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British Industrial History

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Benjamin Marsden (1838-1897)

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Benjamin Marsden (1838-1897) of Samuel Marsden and Son


1897 Obituary [1]

BENJAMIN MARSDEN, born in Manchester on 25th November 1838, was the elder son of Mr. Samuel Marsden, by whom the Manchester Bolt and Nut Works were established in 1845.

Under his father he acquired there a thoroughly practical knowledge of the business, which for the last thirty years was entirely in his own hands. His invention of a bolt-heading machine gave an impetus to machine bolt-forging, and with it he made use also of several other bolt- forging and nut-making machines. Machine-tool making for bolt and nut manufacture was gradually added to the business, and about thirty descriptions and sizes of tools were constructed, giving employment to about 400 men.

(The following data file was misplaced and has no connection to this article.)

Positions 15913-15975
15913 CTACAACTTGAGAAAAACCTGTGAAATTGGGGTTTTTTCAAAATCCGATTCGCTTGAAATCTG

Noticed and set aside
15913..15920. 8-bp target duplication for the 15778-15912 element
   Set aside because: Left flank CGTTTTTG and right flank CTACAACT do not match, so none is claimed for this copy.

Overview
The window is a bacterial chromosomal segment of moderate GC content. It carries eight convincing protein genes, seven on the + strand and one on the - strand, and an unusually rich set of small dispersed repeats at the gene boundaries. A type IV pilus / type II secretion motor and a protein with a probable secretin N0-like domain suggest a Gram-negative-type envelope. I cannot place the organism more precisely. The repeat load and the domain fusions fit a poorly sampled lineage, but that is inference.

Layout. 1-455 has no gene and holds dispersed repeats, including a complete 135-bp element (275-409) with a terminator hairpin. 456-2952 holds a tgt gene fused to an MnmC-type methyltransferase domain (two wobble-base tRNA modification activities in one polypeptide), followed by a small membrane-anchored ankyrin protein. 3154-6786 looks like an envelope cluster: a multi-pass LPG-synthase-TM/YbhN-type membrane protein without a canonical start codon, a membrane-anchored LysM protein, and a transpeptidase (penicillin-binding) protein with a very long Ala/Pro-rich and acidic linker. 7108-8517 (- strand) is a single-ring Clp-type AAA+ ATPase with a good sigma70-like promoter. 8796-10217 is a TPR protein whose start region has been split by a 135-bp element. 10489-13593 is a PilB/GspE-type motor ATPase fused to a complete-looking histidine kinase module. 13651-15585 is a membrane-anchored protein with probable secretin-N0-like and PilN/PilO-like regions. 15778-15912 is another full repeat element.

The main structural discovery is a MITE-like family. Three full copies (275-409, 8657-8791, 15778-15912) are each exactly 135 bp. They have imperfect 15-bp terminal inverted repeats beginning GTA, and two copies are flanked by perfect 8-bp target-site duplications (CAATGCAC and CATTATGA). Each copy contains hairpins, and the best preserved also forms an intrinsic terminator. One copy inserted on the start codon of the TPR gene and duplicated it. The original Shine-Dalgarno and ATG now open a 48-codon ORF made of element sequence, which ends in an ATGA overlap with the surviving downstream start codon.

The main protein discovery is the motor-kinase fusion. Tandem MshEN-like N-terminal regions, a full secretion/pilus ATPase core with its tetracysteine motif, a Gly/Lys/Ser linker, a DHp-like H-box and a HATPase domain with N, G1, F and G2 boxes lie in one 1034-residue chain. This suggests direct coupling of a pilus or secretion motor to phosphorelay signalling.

For the large lock-gates and other works on the Manchester Ship Canal, most of the bolts and tie-rods used were manufactured at his works. As a result of visiting the United States he introduced an oil-fuel furnace, which was adopted throughout the works for the forging of bolts and nuts by machinery.

After some years' suffering from bronchial troubles, his death took place after a short illness on 30th January 1897, at the age of fifty-eight.

He became a Member of this Institution in 1887; and was also a Member of the Iron and Steel Institute.



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Sources of Information

  1. 1897 Institution of Mechanical Engineers: Obituaries